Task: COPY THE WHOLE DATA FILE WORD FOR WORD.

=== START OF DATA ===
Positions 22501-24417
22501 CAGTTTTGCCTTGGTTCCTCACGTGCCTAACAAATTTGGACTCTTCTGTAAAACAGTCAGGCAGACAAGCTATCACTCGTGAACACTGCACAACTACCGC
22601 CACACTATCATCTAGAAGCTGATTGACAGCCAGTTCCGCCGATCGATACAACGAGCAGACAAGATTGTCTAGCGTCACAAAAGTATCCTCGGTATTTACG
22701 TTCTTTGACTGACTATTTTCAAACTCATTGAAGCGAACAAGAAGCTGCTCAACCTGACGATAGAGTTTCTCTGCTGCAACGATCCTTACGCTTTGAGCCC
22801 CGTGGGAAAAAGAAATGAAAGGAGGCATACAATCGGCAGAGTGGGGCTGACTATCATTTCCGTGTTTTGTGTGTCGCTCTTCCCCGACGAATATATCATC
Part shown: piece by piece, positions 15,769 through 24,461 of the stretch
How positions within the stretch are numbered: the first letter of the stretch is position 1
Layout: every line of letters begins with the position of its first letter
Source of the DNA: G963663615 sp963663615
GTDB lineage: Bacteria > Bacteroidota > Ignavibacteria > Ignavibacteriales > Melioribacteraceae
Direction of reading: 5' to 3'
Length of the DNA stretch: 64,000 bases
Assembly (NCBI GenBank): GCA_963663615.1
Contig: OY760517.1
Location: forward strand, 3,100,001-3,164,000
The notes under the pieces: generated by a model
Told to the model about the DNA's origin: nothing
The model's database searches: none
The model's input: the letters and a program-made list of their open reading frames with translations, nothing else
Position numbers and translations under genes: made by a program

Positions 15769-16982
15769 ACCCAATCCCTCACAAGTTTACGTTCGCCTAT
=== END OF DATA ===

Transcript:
Positions 22501-24417
22501 CAGTTTTGCCTTGGTTCCTCACGTGCCTAACAAATTTGGACTCTTCTGTAAAACAGTCAGGCAGACAAGCTATCACTCGTGAACACTGCACAACTACCGC
22601 CACACTATCATCTAGAAGCTGATTGACAGCCAGTTCCGCCGATCGATACAACGAGCAGACAAGATTGTCTAGCGTCACAAAAGTATCCTCGGTATTTACG
22701 TTCTTTGACTGACTATTTTCAAACTCATTGAAGCGAACAAGAAGCTGCTCAACCTGACGATAGAGTTTCTCTGCTGCAACGATCCTTACGCTTTGAGCCC
22801 CGTGGGAAAAAGAAATGAAAGGAGGCATACAATCGGCAGAGTGGGGCTGACTATCATTTCCGTGTTTTGTGTGTCGCTCTTCCCCGACGAATATATCATC
Part shown: piece by piece, positions 15,769 through 24,461 of the stretch
How positions within the stretch are numbered: the first letter of the stretch is position 1
Layout: every line of letters begins with the position of its first letter
Source of the DNA: G963663615 sp963663615
GTDB lineage: Bacteria > Bacteroidota > Ignavibacteria > Ignavibacteriales > Melioribacteraceae
Direction of reading: 5' to 3'
Length of the DNA stretch: 64,000 bases
Assembly (NCBI GenBank): GCA_963663615.1
Contig: OY760517.1
Location: forward strand, 3,100,001-3,164,000
The notes under the pieces: generated by a model
Told to the model about the DNA's origin: nothing
The model's database searches: none
The model's input: the letters and a program-made list of their open reading frames with translations, nothing else
Position numbers and translations under genes: made by a program

Positions 15769-16982
15769 ACCCAATCCCTCACAAGTTTACGTTCGCCTAT